To the Editor:
Here are some facts that seem to need emphasis in these troubling times. It would be useful, it seems to me, to keep them in mind.
The death toll of those killed by jihadist terrorists, since Sept. 11, 2001, is about 45 people. The death toll in attacks led by those motivated by white supremacist and other extremist ideologies, is about 48 people. This according to New America, an organization located in Washington, D.C.
In 1994, an American born Israeli physician, Baruch Goldstein, killed 29 Muslims, including 7 children, while wounding 125 in Hebron. In 2011, Anders Behring Breivik, self-proclaimed “100% Christian,” killed 77 Muslim immigrants in Norway, including 55 teenagers.
On April 19, 1995, Tim McVeigh, a caucasian U.S. citizen and Army veteran, who thought of himself as a Christian revolutionary, bombed a federal building in Oklahoma City, killing 168 people and injuring over 600, making his attack the deadliest terror attack in the U.S. before 9/11 and making it even now the greatest act of domestic terror ever committed on U.S. soil.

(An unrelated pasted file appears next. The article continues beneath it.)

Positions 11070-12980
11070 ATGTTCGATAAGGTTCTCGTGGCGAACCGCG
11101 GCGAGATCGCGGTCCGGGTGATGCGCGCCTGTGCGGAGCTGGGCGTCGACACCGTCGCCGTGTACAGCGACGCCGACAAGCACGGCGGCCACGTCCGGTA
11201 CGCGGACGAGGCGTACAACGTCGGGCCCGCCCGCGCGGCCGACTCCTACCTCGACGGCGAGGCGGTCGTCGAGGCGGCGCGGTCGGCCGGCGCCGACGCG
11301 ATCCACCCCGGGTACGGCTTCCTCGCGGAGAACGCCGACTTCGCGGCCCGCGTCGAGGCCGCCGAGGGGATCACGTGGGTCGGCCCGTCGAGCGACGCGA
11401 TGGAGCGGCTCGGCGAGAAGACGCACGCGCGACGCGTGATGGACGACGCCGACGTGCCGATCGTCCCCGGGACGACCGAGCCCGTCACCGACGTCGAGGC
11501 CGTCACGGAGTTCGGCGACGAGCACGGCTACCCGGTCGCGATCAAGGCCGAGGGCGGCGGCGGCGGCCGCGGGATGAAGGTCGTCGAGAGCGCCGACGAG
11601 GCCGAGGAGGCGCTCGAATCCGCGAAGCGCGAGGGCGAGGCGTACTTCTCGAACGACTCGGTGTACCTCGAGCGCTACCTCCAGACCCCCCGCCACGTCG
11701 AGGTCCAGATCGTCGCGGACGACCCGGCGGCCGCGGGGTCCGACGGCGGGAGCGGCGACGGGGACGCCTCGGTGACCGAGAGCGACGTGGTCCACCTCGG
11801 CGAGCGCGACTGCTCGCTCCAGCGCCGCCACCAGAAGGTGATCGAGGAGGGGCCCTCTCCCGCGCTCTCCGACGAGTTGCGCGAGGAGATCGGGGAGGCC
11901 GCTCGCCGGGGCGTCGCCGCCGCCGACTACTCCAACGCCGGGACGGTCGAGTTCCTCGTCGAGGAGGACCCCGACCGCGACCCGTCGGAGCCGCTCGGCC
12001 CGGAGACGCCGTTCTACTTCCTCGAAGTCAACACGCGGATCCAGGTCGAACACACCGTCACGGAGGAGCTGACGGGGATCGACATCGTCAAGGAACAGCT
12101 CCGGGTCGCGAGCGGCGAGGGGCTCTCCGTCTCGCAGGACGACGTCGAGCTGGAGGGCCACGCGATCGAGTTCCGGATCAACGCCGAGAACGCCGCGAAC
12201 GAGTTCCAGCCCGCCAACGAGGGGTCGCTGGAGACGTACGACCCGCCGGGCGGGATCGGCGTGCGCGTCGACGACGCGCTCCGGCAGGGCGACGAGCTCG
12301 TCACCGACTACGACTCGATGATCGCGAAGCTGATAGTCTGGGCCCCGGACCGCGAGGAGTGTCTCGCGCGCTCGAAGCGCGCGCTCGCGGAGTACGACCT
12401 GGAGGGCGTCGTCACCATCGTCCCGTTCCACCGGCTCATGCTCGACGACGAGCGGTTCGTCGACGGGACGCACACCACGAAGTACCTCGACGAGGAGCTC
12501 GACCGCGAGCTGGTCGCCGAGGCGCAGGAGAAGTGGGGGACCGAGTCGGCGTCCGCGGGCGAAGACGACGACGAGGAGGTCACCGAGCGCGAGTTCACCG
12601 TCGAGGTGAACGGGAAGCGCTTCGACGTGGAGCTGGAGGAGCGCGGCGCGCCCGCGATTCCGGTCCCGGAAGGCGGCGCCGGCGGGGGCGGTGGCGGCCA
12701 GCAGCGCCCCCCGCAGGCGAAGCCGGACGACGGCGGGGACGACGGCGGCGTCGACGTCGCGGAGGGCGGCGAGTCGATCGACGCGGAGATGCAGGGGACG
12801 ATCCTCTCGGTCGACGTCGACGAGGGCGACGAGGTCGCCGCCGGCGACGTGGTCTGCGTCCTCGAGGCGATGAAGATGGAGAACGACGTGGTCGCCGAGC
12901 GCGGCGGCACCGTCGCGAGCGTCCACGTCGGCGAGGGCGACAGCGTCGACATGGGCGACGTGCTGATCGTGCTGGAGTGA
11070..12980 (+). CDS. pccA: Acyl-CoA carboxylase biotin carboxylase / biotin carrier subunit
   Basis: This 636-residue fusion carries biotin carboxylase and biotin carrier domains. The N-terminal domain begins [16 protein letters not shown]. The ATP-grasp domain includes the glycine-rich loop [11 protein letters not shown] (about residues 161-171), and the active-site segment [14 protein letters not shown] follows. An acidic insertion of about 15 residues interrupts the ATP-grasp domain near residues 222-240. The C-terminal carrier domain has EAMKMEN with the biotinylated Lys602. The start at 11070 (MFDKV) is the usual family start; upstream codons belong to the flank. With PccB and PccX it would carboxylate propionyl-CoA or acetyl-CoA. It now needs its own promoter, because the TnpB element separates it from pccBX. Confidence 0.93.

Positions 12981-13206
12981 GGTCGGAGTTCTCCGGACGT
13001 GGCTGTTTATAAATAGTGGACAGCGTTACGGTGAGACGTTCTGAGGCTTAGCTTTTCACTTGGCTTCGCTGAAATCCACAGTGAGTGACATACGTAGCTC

A recent Gallup Poll found that 58% of Christians, 52% of Jews, and 43% of the non-religious thought it justified “sometimes” to target and kill civilians, while 21% of Muslims also agreed with this.
These are just some facts. Readers can make of them what they will. But they are facts in any case.
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